“The R1.4bn relief package is not enough to save a sector that contributes an estimated R1.5trillion to the economy. Yes, the financial aid is welcomed but it is crucial that SMEs take action to ensure that they are able to recover from the economic hardship that the last year has dealt them,” says Gosling. 

 

To do this, it will require business owners to critically evaluate what did or did not work over the past 12 months. “While there is a renewed optimism, now that the first vaccines have been administered, it is not the time for SMEs to slow down and wait for recovery,” says Gosling.

 

“Are there better, cheaper, and more efficient ways of delivering your service, and are there unnecessary overheads that you can cut? These are the things that business owners need to think about when mapping out their plans to survive and grow over the next two years,” he explains. 

 

Related: What Challenges Do Female SMEs Face in South Africa?

 

Equally so, Gosling says that SMEs need to understand how their customer base and needs have changed, which includes the competition. “These shifts are important to consider, especially if you want your marketing efforts to yield the maximum results. If your customer base or their needs have changed, it is important that SMEs focus on building new relationships to deliver repeat business in the future.”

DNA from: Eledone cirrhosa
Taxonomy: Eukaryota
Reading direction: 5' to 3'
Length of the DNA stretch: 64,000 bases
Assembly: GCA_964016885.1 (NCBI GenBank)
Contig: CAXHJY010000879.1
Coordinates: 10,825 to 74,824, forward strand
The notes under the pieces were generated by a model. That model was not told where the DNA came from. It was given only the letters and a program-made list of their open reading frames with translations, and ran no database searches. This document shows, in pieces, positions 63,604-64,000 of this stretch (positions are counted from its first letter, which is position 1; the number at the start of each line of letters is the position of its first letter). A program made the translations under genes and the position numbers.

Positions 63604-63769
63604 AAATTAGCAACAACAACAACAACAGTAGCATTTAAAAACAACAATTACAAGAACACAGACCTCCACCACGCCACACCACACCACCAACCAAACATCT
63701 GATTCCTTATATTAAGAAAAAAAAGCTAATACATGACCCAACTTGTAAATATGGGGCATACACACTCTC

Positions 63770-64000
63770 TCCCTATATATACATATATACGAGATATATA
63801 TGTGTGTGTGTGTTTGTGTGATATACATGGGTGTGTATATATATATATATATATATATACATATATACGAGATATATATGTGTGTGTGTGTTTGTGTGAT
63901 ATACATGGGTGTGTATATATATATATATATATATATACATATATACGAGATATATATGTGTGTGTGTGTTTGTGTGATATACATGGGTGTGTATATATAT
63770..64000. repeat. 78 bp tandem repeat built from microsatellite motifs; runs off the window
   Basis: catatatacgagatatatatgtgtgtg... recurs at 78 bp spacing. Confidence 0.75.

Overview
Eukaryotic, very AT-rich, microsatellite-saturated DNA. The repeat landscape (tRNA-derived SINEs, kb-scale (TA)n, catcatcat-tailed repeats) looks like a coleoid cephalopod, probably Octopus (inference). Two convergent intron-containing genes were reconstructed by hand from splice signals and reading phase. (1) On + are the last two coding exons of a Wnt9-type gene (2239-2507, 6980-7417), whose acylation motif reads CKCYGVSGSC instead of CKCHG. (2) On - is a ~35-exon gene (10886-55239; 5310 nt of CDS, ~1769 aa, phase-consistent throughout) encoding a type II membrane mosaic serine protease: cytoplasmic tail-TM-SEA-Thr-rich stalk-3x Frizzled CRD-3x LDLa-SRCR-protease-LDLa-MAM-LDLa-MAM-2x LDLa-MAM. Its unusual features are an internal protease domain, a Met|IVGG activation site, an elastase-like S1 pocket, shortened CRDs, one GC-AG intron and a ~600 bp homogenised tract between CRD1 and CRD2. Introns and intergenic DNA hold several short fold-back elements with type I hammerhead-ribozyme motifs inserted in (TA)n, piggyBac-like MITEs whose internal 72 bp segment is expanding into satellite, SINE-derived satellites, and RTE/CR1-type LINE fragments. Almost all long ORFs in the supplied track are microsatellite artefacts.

During the year ahead, time will need to be taken to revisit business plans and develop long-term strategies, to not just survive but to thrive. Many of the actions taken in times of crisis can be beneficial to a business in the long run. 

 

Owners should consider how hastily streamlined processes and drastically slashed overheads can be refined to create a new, efficient, and cost-effective business model that can still deliver the best goods and services to their customers. Combining this with the advantages of applying digital technology can set a business owner on the road to recovery and a thriving future. 

 

While most companies have been moving online over the past few years, the pandemic has shifted this into overdrive. He says that there is no turning back. “People have now gotten used to living in a digital world.”

 

Related: 5 Digital Marketing Strategy Tips: COVID-19 SME Support

 

But, going digital does not necessarily mean that developing an e-commerce offering is the only way that this can be done. “Digital technology can help to automate and streamline other aspects of the business, including stock control, financial management, and payment facilities,” he adds. 

 

Lastly, and probably the most important for survival, is for businesses to ensure that they have effectively managed their cash flow. As part of the planning, it is essential that time is taken to analyse what can be done to reduce financial constraints in the year ahead. In addition to this, access to capital to invest in growing or pivoting the business will be crucial.

 

“It is important that SMEs talk to their credit providers about access to funding, including a revolving credit facility to help manage their cash flow,” explains Gosling. 

 

“Survival is dependent on shifting business strategies and plans, as well as leaning on partnerships with service providers, stakeholders, and customers. The year ahead will be a bumpy one, but with the right support it will be possible to come out the other side in a much stronger position,” says Gosling.